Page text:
The House on Selkirk Avenue: Extract
The memory is as vivid, as indelible, as any print in her travel portfolios. She has several of them but no images of the long train ride through the Alps, or the unexpectedly short sojourn in the French capital. A week earlier, her camera had been stolen at a crowded party in Urbino; hence, no visual record. Not a single snapshot. And yet, all these years later, Kate’s mind still hoards the texture and smell of the night train’s upholstery; the way the light seemed to get swept out of the afternoon sky soon after the train had left Milan’s railway station.
She was on her way to Paris, to stay with her mother’s American school friends. It was mid-September. At some point in the evening, she had bought herself a ham sandwich and was still eating it when a young soldier entered the compartment and settled across from her. He said Bonsoir and Kate, too, said Bonsoir, and then the whistle blew; the night train was on its way again. There was a dim light in the compartment but eventually it went off. The soldier crossed his legs. In the dark he seemed to be looking straight at Kate but not a word was spoken. Perhaps she imagined it?
She turned and stared out the window, wondering what she would do with her life once her continental stint was over. It was what she was supposed to have figured out, gallivanting with her knapsack through Europe for much of the summer. She had a degree in English and Music, but was no closer to knowing what to do with herself in October than she had been in July. She’d been travelling with another Montreal girl, but Eva had flown back home two days earlier.
So Kate was on her way to the 16th arrondissement, to polish up her French and maybe go back to Canada to work as a diplomatic interpreter. She spoke three languages, but this was her father’s idea. Did she want to work as an interpreter? She didn’t know. Did she even want to go back home? She didn’t know. There was a medical student who had asked her to marry him, but she wasn’t ready to think about it. She’d promised to give Brad Thuringer an answer when she came back from Europe, but still didn’t know what the answer would be.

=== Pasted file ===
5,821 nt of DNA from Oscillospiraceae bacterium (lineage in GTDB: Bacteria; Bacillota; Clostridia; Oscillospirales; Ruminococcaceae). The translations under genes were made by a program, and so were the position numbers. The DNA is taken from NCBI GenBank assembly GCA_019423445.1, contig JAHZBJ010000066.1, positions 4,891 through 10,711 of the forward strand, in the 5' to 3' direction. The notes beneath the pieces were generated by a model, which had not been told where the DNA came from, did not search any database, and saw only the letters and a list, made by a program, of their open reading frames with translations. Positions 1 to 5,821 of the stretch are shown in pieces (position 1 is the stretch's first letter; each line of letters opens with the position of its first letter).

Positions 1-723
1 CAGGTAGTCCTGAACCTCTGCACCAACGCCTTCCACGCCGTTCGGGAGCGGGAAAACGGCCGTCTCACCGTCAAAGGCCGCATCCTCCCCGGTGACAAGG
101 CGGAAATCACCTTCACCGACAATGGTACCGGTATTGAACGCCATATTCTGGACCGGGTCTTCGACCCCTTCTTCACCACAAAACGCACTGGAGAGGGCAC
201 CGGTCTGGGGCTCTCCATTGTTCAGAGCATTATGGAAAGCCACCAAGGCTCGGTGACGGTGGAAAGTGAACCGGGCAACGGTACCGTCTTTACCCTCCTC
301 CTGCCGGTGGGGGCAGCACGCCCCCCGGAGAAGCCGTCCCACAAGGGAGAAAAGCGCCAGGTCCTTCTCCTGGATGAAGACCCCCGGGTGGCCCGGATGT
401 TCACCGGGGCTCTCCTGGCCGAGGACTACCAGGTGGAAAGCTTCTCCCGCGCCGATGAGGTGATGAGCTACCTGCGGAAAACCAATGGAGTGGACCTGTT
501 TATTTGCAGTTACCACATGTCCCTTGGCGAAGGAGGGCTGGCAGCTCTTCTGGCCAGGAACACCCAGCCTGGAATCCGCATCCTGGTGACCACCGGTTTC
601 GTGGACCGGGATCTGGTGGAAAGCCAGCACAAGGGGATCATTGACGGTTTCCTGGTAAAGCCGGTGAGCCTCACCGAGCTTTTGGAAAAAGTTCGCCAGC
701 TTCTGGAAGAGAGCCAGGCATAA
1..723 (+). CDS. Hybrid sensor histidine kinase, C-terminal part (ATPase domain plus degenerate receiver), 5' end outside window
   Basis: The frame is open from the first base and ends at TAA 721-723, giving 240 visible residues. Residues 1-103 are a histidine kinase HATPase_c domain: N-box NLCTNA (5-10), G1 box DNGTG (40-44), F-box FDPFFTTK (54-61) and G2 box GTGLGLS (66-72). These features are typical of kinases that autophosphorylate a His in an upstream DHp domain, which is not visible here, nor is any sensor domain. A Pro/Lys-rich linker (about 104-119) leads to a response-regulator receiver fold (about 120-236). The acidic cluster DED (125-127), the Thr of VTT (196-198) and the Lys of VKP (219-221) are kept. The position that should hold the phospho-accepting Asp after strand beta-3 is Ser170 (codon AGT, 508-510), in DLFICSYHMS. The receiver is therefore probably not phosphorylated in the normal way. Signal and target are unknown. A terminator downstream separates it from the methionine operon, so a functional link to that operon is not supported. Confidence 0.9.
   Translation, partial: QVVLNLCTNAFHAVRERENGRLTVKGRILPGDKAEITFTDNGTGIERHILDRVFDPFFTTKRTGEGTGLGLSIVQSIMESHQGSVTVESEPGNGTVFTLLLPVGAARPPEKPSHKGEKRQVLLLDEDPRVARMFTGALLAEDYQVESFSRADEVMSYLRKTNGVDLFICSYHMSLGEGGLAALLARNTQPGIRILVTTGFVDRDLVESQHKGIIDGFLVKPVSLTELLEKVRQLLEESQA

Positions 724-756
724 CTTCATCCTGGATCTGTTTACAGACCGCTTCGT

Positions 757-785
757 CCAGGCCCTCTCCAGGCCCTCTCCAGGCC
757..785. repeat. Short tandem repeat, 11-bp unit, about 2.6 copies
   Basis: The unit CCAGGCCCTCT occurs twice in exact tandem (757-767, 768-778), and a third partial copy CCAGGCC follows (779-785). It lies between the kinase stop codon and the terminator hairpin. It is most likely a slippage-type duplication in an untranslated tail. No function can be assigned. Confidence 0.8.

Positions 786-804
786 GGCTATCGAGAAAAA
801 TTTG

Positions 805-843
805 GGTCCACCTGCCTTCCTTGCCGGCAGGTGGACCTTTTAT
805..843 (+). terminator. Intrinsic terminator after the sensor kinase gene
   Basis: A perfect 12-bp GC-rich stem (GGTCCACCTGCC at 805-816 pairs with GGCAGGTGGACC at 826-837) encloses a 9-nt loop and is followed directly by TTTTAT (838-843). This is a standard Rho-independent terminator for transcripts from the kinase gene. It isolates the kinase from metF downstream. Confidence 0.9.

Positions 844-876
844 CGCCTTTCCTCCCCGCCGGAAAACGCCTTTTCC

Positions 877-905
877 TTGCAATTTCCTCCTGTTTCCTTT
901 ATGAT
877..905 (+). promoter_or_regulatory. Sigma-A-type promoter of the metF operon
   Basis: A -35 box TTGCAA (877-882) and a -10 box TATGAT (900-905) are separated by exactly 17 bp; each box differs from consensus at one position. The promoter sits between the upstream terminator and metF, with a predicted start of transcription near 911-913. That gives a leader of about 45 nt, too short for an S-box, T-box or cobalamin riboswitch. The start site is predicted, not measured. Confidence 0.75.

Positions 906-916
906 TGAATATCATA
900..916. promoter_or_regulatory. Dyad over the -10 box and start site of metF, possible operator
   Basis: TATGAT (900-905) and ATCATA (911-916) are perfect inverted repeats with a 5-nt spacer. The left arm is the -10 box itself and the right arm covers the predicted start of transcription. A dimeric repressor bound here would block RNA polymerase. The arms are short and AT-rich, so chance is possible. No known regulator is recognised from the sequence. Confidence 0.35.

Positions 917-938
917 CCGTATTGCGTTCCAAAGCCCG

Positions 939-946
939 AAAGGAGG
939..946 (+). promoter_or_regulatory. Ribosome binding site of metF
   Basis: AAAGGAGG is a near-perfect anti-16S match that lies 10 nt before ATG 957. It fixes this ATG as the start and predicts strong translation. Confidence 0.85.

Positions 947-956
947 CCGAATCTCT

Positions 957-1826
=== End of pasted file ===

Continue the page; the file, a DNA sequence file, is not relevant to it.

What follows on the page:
It was beginning to rain. The soldier was very still, but awake as well. The darkness made Kate feel sweetly secure and safe – the way she used to feel in her childhood, after her mother had come to tuck her in and kiss her good night. The soldier lit a cigarette and sat smoking in silence. The burning tip of his cigarette glowed like a restless insect. It glowed red in the thickening dark, with the rain whispering at the windows. The train chugged along, on and on through the murky mountains, the dripping countryside.
After a while, Kate slept. When she woke, it was five in the morning. They were going past a hamlet and, through the open window, there came a sudden breeze, invading the compartment with its seasonal message: the scent of fallen leaves, of stacked hay, of imminent dawn. A shiver ran through Kate’s bones. The soldier stirred and lit another cigarette, as if to let her know that he too was awake. As they approached the station, a platform light fell on his khaki-clad body and, for the briefest moment, Kate had a mental vision of a very old man sitting by the fire, his hands on his knees. She must have smiled a little at the thought. They smiled at each other: two young strangers who had spent the night together without exchanging a word. That seemed wonderful for some reason.
He asked Kate’s name then. Speaking French, he asked whether anyone had ever told her that she looked like Audrey Hepburn. Kate answered yes, though she had grey eyes whereas Hepburn’s seemed to be brown. She blushed because she liked the look of the soldier’s hands. They made her think of a famous sculpture by Rodin. How calmly, how serenely, his long fingers rested there, on his wool-clad knees! The night was almost over. There was a sudden ache in Kate’s chest.
“My name is Thierry,” the soldier said softly. It was a name Kate had never heard and liked. But what’s in a name? Surely no name can, in itself, explain what she ended up doing before the sun was up. Kate Abbitson! An ordinary, rather sheltered, Canadian girl, still trying to get over the love of her life, fucking a laconic stranger in a French train compartment while rain lashed at the windows, and the train rocked and rocked in the vanishing night. Guillaume, Guillaume, Guillaume …
She never saw the soldier again. He disembarked at the next station, kissing her goodbye but not stopping to ask for contact details. Perhaps he was married or just engaged? Perhaps, in the light of dawn, he too was ashamed?
Kate’s middle-aged self is certainly pained by the memory, the banal facts of female biology. Not for the first time, she wishes she could tell her twenty-six-year-old son the truth about his biological father but, years ago, she promised to put the past behind her once and for all. No one could accuse her of not trying hard enough. Having exchanged marriage vows, she carefully wrapped up her whispering memories and stowed them away in a dim, private place.
And there they remained all these years, barely audible.